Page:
The White House pitched Friday's jobless report as the start to stabilization while President Barack Obama planned to push for another $5 billion to help create much-needed jobs.
Obama planned an afternoon event to announce $2.3 billion in tax credits that Congress has already approved to create some 17,000 green jobs as the nation is weighed down by an unemployment rate stuck at 10 percent. Trying to paint the White House as fighting to rebuild the economy, officials said the poor jobs report underscores the challenges the president faces.
"Building a robust clean energy sector is how we will create the jobs of the future," Obama said in prepared remarks. "The Recovery Act awards I am announcing today will help close the clean energy gap that has grown between America and other nations while creating good jobs, reducing our carbon emissions and increasing our energy security."
"There is no greater priority for this administration than getting Americans back to work," Treasury Secretary Tim Geithner said in a statement. He said the tax credits awarded Friday would spur the private sector into investing more than $5 billion in renewable energy and clean energy technology.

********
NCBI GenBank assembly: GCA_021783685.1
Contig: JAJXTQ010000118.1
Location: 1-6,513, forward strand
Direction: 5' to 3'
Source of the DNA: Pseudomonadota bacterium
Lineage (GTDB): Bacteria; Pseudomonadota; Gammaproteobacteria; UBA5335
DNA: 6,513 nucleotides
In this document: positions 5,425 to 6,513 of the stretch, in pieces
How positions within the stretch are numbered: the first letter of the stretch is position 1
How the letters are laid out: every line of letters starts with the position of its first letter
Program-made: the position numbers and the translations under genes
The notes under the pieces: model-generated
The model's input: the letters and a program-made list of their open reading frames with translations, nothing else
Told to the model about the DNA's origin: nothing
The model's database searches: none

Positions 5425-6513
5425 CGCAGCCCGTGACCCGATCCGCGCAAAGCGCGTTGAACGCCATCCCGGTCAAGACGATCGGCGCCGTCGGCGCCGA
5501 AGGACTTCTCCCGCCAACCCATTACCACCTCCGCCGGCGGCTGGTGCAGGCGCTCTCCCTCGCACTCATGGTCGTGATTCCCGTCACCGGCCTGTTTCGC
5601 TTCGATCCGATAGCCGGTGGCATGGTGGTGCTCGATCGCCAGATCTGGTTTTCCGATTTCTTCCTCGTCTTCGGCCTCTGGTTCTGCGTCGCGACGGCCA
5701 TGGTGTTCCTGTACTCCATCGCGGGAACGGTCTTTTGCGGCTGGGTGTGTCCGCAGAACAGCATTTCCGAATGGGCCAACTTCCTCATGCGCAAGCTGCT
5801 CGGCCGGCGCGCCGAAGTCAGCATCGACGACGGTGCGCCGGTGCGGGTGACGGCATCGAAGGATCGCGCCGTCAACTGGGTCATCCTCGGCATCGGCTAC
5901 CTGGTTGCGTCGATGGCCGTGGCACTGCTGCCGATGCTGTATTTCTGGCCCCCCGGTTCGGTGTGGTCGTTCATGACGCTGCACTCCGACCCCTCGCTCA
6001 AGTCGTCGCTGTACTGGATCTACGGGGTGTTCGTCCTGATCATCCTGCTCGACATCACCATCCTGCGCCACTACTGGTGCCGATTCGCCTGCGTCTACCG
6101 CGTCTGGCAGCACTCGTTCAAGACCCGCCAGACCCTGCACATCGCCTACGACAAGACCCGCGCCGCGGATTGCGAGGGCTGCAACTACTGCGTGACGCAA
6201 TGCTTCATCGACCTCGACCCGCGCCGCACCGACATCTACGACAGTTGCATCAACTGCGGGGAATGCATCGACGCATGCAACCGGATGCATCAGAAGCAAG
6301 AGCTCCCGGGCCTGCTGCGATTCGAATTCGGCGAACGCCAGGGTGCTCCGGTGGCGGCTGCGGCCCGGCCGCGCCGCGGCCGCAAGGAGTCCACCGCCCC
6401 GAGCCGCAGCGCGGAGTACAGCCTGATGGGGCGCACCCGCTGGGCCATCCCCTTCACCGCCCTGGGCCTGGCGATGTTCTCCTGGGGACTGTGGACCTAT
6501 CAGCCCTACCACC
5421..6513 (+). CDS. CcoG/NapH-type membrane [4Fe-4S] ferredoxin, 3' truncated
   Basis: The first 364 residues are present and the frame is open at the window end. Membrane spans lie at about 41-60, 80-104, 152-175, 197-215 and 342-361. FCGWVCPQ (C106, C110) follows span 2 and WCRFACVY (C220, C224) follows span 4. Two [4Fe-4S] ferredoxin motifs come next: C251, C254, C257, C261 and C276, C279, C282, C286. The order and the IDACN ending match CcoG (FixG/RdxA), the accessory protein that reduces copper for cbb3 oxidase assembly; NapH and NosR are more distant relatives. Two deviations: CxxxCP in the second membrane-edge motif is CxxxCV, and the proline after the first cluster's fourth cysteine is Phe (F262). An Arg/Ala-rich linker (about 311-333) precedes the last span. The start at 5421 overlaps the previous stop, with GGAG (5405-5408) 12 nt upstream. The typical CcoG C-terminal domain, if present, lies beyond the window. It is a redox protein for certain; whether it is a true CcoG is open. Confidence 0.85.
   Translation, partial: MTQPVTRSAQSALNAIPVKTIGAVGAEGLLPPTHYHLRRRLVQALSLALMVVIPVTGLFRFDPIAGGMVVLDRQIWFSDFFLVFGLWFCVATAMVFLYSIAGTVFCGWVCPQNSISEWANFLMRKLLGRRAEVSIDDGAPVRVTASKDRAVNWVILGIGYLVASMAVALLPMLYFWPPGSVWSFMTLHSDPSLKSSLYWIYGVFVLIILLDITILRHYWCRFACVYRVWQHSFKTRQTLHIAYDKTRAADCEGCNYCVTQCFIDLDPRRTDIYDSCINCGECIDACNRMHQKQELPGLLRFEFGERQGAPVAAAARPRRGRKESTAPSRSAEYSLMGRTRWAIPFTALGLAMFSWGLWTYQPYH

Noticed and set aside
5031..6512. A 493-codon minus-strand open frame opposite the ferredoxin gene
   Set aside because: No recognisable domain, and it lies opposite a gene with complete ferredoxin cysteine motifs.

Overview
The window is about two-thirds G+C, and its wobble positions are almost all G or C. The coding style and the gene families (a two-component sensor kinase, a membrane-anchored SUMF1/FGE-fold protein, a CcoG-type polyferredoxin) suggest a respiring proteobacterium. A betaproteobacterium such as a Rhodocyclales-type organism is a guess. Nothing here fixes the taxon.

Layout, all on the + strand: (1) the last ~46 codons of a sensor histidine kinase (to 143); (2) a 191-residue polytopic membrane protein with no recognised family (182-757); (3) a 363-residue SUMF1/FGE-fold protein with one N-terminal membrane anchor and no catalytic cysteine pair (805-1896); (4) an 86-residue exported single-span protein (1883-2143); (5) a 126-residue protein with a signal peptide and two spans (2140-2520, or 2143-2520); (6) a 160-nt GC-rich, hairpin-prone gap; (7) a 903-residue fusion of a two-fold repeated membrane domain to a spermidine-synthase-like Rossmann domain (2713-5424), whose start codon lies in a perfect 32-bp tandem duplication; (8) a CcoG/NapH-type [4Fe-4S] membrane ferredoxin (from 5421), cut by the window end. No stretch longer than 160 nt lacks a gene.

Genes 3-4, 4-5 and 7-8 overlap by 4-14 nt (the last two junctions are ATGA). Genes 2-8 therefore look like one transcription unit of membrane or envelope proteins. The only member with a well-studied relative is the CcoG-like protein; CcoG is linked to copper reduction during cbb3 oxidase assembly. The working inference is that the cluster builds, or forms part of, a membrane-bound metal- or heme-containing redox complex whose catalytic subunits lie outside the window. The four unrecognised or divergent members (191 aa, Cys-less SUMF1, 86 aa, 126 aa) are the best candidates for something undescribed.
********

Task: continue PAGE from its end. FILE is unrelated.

Obama planned to announce tax credits for 183 projects to develop solar and wind power and energy management technologies, among others. The funding is part of the $787 billion economic stimulus package Congress approved early last year.
Obama also was expected to call upon Congress for an additional $5 billion in spending for clean energy manufacturing, an idea first proposed by Vice President Joe Biden last month.
Meanwhile, a senior White House economist said the tanking economy is already showing signs of fresh life.
"Real recoveries come in fits and starts and November was in some sense a start and December was a little bit of a fit," Christina Romer, chair of Obama's Council of Economic Advisers, said in an interview with The Associated Press.
She pointed out that the new numbers are a tenth of the job losses from a year ago and predicted real job growth before the summer.
"We're starting to see stabilization in employment," she said. "Obviously, the next step is job growth, we're thinking we're going to see that by the spring."
Obama is also set to talk about the steps he's taking to combat unemployment. The government says 85,000 jobs were shed in December.
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